Observing with a big aperture scope is definitely worth it. My dad recently purchased the Orion 14″ go to model. I’m sure everybody who’s got a scope around that size has probabily looked at on telescope.com.
Last night was nearly full moon, I think it was 98% or something close. It was not a very good night for lugging out the big scope but he had just got it laser collimated with his new device. It worked good enough, the images were crisp all the way down to 8mm. We first looked at Saturn. I counted 6 moons and 3 divisions in the rings. A great view for such a crummy night. Then we looked at some open cluster in Cygnus. It normally is a star filled area but I only counted 7 stars in the cluster. Then finally, we pointed the big gun toward the moon, which was over the basketball hoop at that point. I got the first look with about 175x. It was blindingly bright as it should be. When you leave the eyepiece, you get that imprint on your retina. I can remember closing my eyes and still seeing Kepler and Copernicus. He filtered it down some, but it still hurt a lot.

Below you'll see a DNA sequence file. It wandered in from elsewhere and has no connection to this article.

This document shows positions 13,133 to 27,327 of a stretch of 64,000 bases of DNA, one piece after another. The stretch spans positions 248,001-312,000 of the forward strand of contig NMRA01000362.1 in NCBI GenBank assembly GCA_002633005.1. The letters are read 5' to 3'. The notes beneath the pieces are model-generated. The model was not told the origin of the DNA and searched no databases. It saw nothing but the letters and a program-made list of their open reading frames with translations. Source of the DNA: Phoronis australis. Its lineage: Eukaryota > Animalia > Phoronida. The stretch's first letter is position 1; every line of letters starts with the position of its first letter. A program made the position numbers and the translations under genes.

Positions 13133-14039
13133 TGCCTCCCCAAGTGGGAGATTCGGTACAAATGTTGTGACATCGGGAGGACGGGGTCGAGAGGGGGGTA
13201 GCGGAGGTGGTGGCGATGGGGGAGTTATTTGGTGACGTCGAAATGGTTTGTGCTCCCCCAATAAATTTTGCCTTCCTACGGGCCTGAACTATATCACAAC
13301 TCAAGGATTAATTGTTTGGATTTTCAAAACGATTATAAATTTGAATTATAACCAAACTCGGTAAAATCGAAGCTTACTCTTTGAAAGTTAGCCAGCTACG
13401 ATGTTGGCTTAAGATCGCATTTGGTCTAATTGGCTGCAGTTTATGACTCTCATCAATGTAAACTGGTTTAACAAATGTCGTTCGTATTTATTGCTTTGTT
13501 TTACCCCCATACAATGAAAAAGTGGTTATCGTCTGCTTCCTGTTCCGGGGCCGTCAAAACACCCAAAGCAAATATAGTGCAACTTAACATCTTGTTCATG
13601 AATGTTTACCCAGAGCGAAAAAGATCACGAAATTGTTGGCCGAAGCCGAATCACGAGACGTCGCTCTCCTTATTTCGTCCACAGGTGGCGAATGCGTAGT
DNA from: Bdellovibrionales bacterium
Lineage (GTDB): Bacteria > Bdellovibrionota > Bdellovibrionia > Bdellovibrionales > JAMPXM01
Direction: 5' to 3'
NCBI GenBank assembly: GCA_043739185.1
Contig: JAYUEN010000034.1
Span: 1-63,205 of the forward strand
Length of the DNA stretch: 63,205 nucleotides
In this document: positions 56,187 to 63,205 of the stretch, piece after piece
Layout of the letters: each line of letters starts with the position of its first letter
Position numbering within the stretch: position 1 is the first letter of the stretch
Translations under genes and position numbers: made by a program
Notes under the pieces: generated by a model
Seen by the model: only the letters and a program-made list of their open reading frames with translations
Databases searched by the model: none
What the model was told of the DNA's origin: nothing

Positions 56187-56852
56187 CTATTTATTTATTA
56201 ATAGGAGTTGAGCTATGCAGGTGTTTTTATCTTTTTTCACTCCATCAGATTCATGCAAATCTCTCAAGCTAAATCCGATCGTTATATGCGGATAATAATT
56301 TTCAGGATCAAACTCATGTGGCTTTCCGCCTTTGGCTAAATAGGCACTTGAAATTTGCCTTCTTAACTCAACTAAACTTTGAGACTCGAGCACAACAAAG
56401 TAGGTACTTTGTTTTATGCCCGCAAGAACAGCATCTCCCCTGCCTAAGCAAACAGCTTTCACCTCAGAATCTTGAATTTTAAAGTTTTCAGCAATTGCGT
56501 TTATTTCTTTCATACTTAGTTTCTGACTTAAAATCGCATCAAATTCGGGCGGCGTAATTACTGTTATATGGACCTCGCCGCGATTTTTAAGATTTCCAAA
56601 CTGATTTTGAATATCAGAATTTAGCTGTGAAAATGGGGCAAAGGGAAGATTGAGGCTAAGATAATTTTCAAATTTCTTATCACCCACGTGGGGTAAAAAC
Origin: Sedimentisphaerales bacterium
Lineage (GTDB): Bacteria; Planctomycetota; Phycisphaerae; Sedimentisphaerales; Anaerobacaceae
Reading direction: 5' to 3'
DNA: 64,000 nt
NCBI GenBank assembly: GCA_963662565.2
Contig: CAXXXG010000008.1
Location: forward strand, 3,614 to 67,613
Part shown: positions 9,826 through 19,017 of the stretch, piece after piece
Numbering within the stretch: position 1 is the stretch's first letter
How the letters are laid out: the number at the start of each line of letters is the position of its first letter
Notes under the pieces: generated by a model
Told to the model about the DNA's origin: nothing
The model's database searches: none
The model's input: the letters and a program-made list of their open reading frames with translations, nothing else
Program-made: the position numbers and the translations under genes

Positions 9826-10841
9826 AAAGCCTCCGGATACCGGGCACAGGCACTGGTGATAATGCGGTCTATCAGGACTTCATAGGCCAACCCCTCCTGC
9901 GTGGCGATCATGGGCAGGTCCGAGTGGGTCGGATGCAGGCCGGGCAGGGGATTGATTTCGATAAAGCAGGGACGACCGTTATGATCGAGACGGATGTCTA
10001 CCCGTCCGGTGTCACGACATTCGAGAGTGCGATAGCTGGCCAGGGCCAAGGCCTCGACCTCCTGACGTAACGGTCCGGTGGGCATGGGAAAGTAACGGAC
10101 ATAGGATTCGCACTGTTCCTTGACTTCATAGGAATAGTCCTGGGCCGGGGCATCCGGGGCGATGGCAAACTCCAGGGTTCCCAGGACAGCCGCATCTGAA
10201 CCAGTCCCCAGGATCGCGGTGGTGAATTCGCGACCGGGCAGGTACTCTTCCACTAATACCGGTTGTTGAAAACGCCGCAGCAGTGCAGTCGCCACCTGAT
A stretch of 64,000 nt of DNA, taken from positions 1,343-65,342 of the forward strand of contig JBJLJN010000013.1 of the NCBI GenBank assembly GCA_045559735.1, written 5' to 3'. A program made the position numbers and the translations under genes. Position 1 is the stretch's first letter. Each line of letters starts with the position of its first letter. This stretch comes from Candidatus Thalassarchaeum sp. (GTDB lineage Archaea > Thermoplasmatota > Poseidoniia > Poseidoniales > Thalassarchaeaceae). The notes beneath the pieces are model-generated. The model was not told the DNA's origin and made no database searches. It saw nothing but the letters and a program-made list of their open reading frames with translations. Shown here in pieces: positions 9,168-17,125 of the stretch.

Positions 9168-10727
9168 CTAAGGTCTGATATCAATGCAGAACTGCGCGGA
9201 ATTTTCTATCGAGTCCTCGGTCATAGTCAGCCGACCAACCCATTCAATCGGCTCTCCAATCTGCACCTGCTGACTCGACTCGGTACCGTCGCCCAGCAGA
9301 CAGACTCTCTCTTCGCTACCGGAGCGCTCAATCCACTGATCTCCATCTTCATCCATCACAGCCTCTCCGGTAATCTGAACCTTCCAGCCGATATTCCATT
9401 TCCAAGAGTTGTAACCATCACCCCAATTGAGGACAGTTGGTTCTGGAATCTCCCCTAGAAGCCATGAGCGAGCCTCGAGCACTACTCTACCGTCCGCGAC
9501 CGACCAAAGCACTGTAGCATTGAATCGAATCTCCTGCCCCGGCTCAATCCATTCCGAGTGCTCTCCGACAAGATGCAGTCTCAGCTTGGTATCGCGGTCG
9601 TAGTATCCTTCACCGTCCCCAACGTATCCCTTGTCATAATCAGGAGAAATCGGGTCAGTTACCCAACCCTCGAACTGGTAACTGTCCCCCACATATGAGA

It wasn’t a very good night but it was certainly memorable for some reason. By the way, my book Uranometria came just after I finished my post. It truly is the “deepest” map I have ever seen. The only drawback is that Sagittarius and Scorpio get cut off, they are considered a southern object. But in late July to August, they work their way up in the sky pretty high. Oh well, I guess that means that I’m buying the southern edition. Anyway, if you really want an advanced set of charts, buy Uranometria 2000.0. Highly recommended to the experienced amateur. Even though I have this detailed chart, I am still going to buy the “Bright Star Atlas” by Wil Tirion. It is a nice little chart that shows bright stars and bright deep space objects. For one of those nights when you don’t want to scan the skies for faint fuzzies.
Uranometria Northern and Southern Bright Star Atlas
Orion 14″ go to Scope